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The Turbine Corvette - From the November 1979 Issue of Motor Trend

Motor Trend logo Motor Trend 1/14/2015 Bob D’Olivo, Peter Frey

Editor's Note: The following story originally appeared on the November 1979 issue of Motor Trend. As the turbine-engined Corvette and Lotus Indy racer prepare for auction in Scottsdale this weekend, we're revisiting the two cars.

It seemed a most unlikely thing that we were doing. On a typical sunny California afternoon, we were howling down Sunset Strip in a turbine-engined Corvette, leaving a wake of shimmering air and astounded onlookers. Under the hood, the source of the jet-plane noise the car made, was the same engine that powered the very first turbine Indy car, the one in which Parnelli Jones led the 1967 race for 198 of the 200 laps before the transmission broke. At the wheel was a man who had been a crewman on that car during the race: Vince Granatelli, son of Andy, mechanic extraordinaire in his own right and, for awhile, our chauffeur into a jet-powered fantasyland.

These days, Granatelli owns a company called Pit Stop Service in Van Nuys, California, that specializes in one-at-a-time projects such as building turbine-engined Corvettes. Cars with turbine engines are not a new idea, but they are still unusual and are most frequently built for racing, or by a manufacturer in search of alternative powerplants and publicity. In this case, however, the car exists to satisfy the passions of two men. Vince Granatelli always wanted to build one, and a wealthy friend of his named Herb Orlowitz wanted to own one and had the discretionary income to afford it. Orlowitz owns a company called Corprajet that leases executive jets. Like most men involved with jet airplanes, he has a passion for fast cars and has a stable of high-velocity machines, two of which Granatelli built for him. One is a turbocharged Chevrolet Monte Carlo, and the other is a Corvette with a 535cid engine and nitrous oxide injection for those times when the normal 500 horsepower just isn't enough.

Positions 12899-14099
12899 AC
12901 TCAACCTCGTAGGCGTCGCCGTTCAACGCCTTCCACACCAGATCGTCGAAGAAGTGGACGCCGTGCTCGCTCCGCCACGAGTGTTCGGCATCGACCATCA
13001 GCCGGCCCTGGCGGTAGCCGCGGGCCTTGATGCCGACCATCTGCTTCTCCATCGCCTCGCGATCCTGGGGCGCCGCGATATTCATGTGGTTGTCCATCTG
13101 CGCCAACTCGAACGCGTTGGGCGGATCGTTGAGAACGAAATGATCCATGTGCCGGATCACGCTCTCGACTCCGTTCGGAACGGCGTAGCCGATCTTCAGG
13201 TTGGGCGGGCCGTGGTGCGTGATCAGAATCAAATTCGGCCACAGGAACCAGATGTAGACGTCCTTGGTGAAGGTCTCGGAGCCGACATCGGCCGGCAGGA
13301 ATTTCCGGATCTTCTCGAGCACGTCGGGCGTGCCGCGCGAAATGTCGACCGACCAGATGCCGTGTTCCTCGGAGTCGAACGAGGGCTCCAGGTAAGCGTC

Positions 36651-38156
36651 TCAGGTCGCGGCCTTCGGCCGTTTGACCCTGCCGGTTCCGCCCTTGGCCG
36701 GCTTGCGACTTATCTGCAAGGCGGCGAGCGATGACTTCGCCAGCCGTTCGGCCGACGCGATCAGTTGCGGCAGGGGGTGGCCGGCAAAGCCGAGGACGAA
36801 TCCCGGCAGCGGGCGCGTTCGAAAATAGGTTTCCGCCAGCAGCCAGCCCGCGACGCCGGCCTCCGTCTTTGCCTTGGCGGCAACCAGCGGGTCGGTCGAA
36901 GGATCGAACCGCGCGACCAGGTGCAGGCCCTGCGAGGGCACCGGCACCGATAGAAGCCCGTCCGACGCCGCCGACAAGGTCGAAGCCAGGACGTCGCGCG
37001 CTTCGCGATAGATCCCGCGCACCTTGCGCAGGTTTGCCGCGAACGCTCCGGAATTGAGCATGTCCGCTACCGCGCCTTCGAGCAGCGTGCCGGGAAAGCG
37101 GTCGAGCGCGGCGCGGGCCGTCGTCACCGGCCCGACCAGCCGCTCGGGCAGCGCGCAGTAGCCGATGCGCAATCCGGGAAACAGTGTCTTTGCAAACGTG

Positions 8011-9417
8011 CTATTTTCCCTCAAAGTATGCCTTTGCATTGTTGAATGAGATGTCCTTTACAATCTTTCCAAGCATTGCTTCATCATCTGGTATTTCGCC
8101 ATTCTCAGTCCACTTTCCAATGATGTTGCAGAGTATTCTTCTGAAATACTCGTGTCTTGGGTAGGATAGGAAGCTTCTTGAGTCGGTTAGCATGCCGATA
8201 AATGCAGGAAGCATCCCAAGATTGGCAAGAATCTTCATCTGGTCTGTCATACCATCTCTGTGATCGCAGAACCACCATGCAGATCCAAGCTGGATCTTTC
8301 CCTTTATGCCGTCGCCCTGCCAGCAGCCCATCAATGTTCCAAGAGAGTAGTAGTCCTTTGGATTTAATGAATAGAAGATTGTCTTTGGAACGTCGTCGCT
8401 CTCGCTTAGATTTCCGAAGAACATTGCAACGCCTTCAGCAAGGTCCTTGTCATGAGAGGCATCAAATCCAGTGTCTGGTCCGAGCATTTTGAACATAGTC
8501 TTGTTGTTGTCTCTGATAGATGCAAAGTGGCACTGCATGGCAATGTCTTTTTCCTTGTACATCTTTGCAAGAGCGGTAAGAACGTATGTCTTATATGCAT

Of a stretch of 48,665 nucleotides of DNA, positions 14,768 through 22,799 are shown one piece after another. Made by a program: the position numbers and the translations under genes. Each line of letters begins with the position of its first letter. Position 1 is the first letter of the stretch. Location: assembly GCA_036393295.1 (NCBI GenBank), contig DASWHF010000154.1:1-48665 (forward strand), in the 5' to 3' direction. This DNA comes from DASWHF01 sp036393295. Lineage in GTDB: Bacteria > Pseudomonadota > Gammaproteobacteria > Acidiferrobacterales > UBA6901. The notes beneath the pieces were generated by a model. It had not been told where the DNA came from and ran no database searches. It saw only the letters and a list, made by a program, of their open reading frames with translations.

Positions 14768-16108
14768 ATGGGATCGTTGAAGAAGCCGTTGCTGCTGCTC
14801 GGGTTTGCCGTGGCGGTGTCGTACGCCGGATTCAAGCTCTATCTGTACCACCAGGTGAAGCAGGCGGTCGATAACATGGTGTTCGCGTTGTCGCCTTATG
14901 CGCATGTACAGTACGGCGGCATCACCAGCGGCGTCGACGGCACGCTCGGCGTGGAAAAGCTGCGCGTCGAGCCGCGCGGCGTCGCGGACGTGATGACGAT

1978 Chevrolet Corvette Turbine by Vince Granatelli© Provided by MotorTrend 1978 Chevrolet Corvette Turbine by Vince Granatelli Granatelli explained that the project was born when Orlowitz called him and said he wanted a new car, one that was REALLY fast. "I told him that I had restored one of the Indy turbine cars that we ran there in '68, and I offered to sell it to him, figuring that he could rent a racetrack some weekend and give himself a real thrill without being too dangerous. Then he asked me if we could make it street legal, and I figured I'd better not sell him the car or that's what he'd do with it. I had four engines left over from the Indy program, so I told him that if he wanted a turbine-engined street car, I'd build him one."